The Indian team blazed through the tournament with the world getting their first sight of the legendary Dhyan Chand. Unfortunately, the selection of Jaipal, an Adivasi, had created discontent among the many Anglo-Indian players and team management and the issue came to a head just days before the final. After a row with the team management, Jaipal decided not to play the final match against Holland. Fortunately, it had no repercussions on the team as they went onto win the match, and subsequently the Olympic gold medal.
4. Dr Talimeren Ao
Dr Talimeren Ao was the first captain of the Indian football team. Fondly remembered as T Ao, or Tay Ao, or Dr Tay, the Nagaland native has a remarkable story.
The captain of Mohun Bagan and Team India, T Ao was the flag-bearer of the Indian Olympic contingent at the 1948 London Games. Standing at 5 ft 10 inches, Dr Ao was a dominating midfielder and defender for nine seasons at Mohun Bagan, from 1943 to 1952, playing alongside legends like Sailen Manna and Taj Mohammed at the London Olympics. In 1948, T Ao, was the captain of the Indian football team, while also pursuing his studies simultaneously at the Carmichael Medical College in Kolkata. Following the Olympics, English giants Arsenal reportedly offered him a contract, but he chose to return home.
A few years after he graduated, he quit the game and joined the ENT department at the Dibrugarh Medical College, Assam. He returned to Nagaland in 1953, rose through the ranks and retired as the Director of Health Services in Nagaland in 1978.
5. Mohammed Salim
Mohammed Salim was among the first Indian footballers to capture the imagination of Europe. Born in 1904, this football genius from Calcutta grew up amid the freedom struggle.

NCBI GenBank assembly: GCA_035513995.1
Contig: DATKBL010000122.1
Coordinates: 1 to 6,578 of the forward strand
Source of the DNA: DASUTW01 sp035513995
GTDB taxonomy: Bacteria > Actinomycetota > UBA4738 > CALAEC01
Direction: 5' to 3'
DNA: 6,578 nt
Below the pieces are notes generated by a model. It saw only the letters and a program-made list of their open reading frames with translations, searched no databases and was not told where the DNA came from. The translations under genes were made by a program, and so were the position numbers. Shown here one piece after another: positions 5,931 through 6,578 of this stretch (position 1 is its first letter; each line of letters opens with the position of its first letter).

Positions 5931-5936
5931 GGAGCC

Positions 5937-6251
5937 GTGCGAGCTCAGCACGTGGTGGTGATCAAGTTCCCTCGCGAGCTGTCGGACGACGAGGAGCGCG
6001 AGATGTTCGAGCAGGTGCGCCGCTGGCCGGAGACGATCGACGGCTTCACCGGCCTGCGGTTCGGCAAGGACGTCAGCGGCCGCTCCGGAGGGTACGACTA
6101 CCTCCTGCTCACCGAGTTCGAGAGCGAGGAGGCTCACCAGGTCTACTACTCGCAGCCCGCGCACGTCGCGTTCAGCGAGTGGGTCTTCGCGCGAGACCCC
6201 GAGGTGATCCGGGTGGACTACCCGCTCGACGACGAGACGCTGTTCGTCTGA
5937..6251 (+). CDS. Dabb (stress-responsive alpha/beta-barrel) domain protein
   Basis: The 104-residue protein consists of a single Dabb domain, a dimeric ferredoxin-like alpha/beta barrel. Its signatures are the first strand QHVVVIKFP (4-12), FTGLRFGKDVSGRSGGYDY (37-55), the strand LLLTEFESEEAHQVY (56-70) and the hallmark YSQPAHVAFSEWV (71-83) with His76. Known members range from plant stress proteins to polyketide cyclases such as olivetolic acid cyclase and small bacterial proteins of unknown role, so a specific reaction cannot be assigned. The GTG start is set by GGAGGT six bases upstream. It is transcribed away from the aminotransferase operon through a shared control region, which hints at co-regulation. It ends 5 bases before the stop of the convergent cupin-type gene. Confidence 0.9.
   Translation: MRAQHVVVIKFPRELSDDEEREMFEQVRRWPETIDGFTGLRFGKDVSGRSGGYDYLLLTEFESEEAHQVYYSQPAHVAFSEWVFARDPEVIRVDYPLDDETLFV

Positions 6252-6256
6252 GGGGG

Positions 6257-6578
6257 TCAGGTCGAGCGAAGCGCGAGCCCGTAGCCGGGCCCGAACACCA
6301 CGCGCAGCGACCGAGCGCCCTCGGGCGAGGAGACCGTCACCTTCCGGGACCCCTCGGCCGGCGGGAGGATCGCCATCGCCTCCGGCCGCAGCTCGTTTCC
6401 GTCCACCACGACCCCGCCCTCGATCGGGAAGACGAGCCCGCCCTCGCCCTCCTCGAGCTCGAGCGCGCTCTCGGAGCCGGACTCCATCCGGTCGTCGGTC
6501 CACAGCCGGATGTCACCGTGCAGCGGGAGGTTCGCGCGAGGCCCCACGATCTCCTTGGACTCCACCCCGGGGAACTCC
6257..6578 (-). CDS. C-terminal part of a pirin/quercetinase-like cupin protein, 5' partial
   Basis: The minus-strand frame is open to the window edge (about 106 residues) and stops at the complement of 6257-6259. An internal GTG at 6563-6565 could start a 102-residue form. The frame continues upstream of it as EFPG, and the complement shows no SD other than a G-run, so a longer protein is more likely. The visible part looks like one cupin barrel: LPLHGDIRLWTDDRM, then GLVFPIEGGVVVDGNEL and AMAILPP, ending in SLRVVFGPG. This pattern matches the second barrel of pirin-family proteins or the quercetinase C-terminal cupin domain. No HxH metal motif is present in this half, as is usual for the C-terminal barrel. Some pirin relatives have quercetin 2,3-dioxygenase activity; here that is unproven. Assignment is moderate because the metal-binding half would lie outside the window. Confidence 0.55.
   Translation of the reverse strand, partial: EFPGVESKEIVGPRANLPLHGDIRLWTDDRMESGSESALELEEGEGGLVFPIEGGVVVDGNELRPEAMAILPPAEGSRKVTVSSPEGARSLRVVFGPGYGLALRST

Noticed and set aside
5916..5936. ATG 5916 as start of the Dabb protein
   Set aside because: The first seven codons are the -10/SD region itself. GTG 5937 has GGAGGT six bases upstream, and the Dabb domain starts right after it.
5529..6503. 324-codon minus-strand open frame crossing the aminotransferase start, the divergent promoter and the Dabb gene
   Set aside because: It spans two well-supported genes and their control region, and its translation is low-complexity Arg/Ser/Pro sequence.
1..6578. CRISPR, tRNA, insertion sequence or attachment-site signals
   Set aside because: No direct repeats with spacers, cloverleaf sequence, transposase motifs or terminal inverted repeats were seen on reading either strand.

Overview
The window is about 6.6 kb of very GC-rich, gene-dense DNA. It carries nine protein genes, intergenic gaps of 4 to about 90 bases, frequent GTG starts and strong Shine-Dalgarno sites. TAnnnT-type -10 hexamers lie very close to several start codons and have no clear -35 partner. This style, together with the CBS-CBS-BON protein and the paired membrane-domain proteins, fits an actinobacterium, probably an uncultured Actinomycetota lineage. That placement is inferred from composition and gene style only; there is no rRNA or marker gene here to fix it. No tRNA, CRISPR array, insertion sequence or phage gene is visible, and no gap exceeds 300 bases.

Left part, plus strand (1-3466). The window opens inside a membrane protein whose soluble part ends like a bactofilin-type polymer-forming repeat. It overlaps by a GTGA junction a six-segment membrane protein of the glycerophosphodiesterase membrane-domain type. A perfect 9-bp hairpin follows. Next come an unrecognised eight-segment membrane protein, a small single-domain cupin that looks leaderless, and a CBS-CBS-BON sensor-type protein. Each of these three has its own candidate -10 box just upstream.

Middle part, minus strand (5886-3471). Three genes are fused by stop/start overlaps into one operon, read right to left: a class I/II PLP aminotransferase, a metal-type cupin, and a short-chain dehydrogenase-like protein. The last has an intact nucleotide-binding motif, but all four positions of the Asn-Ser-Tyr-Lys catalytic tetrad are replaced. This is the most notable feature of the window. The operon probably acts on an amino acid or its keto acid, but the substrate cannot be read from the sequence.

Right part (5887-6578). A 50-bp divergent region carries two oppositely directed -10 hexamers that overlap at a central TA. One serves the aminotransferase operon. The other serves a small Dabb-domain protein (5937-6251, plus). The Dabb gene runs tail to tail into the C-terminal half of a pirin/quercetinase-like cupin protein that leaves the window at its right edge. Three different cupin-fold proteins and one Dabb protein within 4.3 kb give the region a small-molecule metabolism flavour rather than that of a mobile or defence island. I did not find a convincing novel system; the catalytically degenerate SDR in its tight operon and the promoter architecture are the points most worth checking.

A star in the legendary Mohammedan Sporting Club side of the 1930s, he played a few friendly matches in China before sailing for the United Kingdom. At the home of Celtic FC, a legendary Scottish club and an institution of European football, Salim went on trial in front of 1,000 club members and dazzled them with his skills.
Before the trial, Celtic manager Willie Maley had laughed off the idea of an amateur from India playing for a recognised Scottish professional club, barefoot.
Instead, they were so impressed with his ability that they played him two matches, where he led them to two thumping victories. Unfortunately, Salim began to feel homesick and decided to leave the club and come back to Calcutta, refusing to sign the professional contract on offer.
6. Arati Saha
Born on 24 September 1940, into a middle-class Bengali family in Calcutta (now Kolkata), Arati showed a natural talent for swimming from a young age.
She went on to create an all-India record in the 100m breaststroke and also participated in the Helsinki Olympics.
In 1959, just five days past her 19th birthday, Arati Saha made history by becoming the first and fastest Asian woman to successfully swim across the English Channel in 16 hours 20 minutes.
Next year, she became the first Indian female sportsperson to be awarded the Padma Shri, India’s fourth-highest civilian award, in recognition of her relentless determination, indomitable spirit and outstanding courage. Mind you; this was a time when women weren’t afforded the freedom to pursue their passions, which in Arati’s case was swimming.
7. Murlikant Petkar
How many of you have heard of Murlikant Petkar, the first Indian to win an individual gold medal in either Paralympics or Olympics? Not many, I suppose.
Petkar won the 50 m freestyle swimming event at the 1972 Summer Paralympics in Heidelberg, Germany, setting a world record at the time of 37.33 seconds. He also participated in other events like javelin, reaching the final round.
A soldier in the Electronics and Mechanical Engineering unit of the Indian Army, Petkar was a boxer before suffering permanent disabilities after sustaining severe bullet wounds during combat in the 1965 war against Pakistan. Last year, he was awarded the Padma Shri for his efforts.
(Edited by Gayatri Mishra)